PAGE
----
Fast, affordable Internet access for all.
Our Big List of American Rescue Plan Community Broadband Projects Hits 250
It’s been nine months since we launched our Big List of American Rescue Plan Act (ARPA) Community Broadband Projects, tracking what communities are doing with the various pots of federal money intended to go towards solving local broadband challenges. Since then, we’ve recorded 250 community projects and 27 states which have announced significant broadband grant programs or disbursement for new infrastructure projects. Here we highlight some of the community projects we’re really excited about, including those that have decided to build their own networks and those building on existing projects, as well as those using ARPA dollars for open access networks, affordable connectivity, or Internet access for students. We also discuss some examples of solutions we believe are less permanent, forward-thinking, or likely to result in long-term success, including the distribution of hotspots and the allocation of funds to monopoly providers.
What We’re Excited About: Community-Owned Networks and Open Access
Fortunately, we’re seeing a number of communities approve plans to spend their Rescue Plan dollars on building their own municipal networks. In Lexington, Tennessee (population 8,000), the city is collaborating with Lexington Electric to bring broadband to the community. An ARPA grant is expected to cover about $20 million of the total $50 million price tag, and the city will issue bonds for the rest. If this grant is received, Henderson County (28,000) – where Lexington is located – has agreed to a 10 percent match (from $300,000 to $500,000).
Maine has also allocated just over $15 million to eight broadband projects through the ConnectMaine Authority, $8.5 million of which comes from the American Rescue Plan. The funding will go to five municipal projects and three provider-led initiatives, and will serve approximately 6,000 residents “in some of the least-served areas of the state.”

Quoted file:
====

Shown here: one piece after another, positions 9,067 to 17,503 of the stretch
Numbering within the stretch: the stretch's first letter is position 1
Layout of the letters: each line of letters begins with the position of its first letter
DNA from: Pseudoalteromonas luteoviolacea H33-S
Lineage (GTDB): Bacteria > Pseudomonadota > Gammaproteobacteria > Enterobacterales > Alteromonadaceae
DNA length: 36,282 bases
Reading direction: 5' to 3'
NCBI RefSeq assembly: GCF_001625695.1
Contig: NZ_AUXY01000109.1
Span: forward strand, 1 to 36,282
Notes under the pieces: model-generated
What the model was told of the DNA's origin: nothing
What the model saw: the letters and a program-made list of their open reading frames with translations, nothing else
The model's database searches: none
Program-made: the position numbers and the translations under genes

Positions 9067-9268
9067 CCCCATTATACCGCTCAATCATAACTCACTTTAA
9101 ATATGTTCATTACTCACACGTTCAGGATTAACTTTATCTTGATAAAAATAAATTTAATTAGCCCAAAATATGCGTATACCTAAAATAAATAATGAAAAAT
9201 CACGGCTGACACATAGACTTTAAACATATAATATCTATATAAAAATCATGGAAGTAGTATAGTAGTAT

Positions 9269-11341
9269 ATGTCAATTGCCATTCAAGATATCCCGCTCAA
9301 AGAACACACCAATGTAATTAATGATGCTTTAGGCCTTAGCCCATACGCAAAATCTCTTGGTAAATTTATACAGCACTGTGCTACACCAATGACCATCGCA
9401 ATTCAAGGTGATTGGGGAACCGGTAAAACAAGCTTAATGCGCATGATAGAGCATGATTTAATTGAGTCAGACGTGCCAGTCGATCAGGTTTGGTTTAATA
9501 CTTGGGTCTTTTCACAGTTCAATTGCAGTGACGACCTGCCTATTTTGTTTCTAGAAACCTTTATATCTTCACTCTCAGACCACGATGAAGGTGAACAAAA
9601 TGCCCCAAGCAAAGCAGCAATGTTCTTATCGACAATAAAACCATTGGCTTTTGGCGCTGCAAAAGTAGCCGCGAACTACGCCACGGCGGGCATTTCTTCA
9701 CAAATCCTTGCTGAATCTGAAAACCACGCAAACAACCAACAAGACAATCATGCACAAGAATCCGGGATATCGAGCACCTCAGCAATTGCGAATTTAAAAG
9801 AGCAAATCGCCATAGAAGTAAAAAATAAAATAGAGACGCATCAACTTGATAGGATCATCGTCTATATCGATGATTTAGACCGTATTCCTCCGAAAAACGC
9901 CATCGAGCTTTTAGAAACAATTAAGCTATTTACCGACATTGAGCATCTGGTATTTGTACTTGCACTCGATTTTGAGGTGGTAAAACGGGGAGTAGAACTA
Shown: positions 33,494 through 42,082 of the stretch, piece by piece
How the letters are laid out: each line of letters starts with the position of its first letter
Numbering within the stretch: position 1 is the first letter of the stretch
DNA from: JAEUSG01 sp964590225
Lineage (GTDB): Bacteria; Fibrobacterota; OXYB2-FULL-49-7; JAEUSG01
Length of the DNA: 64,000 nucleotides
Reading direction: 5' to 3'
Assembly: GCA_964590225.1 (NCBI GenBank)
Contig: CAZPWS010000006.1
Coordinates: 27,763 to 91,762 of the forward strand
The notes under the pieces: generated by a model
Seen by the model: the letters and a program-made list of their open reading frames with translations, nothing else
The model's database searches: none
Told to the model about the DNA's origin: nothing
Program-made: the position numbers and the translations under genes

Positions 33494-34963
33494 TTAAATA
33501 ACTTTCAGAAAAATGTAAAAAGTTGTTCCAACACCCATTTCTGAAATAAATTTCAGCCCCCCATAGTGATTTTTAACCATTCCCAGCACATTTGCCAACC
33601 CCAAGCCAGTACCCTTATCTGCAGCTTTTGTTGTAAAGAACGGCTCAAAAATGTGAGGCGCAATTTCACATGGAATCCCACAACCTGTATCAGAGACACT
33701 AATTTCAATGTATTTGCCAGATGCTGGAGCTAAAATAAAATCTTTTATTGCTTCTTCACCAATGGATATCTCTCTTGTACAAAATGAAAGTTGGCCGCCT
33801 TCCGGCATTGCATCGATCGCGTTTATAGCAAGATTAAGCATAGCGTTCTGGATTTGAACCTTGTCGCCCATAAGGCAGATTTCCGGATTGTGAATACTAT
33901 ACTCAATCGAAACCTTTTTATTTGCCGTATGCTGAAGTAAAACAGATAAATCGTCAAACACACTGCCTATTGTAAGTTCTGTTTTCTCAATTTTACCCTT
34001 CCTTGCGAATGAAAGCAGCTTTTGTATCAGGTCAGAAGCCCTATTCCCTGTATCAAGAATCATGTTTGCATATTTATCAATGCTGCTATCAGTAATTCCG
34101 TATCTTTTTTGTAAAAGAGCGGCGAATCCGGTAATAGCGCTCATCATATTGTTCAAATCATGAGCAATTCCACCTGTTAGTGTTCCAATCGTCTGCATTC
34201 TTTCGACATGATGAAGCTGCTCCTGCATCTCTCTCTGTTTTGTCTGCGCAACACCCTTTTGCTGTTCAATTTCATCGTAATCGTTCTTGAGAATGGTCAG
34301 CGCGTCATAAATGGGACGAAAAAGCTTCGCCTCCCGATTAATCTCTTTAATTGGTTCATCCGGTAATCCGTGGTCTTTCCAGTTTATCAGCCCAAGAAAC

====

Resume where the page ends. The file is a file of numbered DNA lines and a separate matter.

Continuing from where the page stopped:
Other communities are deploying fixed wireless solutions. Cuyahoga County, Ohio (1.2 million), for example, will spend $20 million to expand connectivity to 25,000 households in the county’s lower-income, less-connected suburbs. The project would bring a wireless connection to about 20,000 low-income suburban households, but also a wired connection to about 5,000 residents living in apartment buildings and housing authority complexes. Mesa City, Arizona (509,000) has allocated $4.5 million in Rescue Plan funding to extend broadband access to students living in Mesa’s western neighborhoods. The project will likely include a partnership with Mesa Public Schools and will involve the construction of 21 new cellular radio towers to reach unserved students and their families. These wireless solutions in Cuyahoga and Mesa are good, but we stand by fiber connections as the best permanent solution to connectivity needs.
We’re also seeing several communities build on existing infrastructure. Decatur, Illinois (70,000) is using $115,000 of its ARPA funding to expand its existing fiber backbone. The expansion includes an Institutional Network (I-Net) that will connect 11 school districts and 3 firehouses. Greenfield, Massechussetts (18,000) will likely leverage Rescue Plan dollars to complete the city's existing municipal network. Skagit County, Washington (127,000) has earmarked $1 million of $25 million in its own funding to extend the county’s broadband network and support ongoing connectivity projects.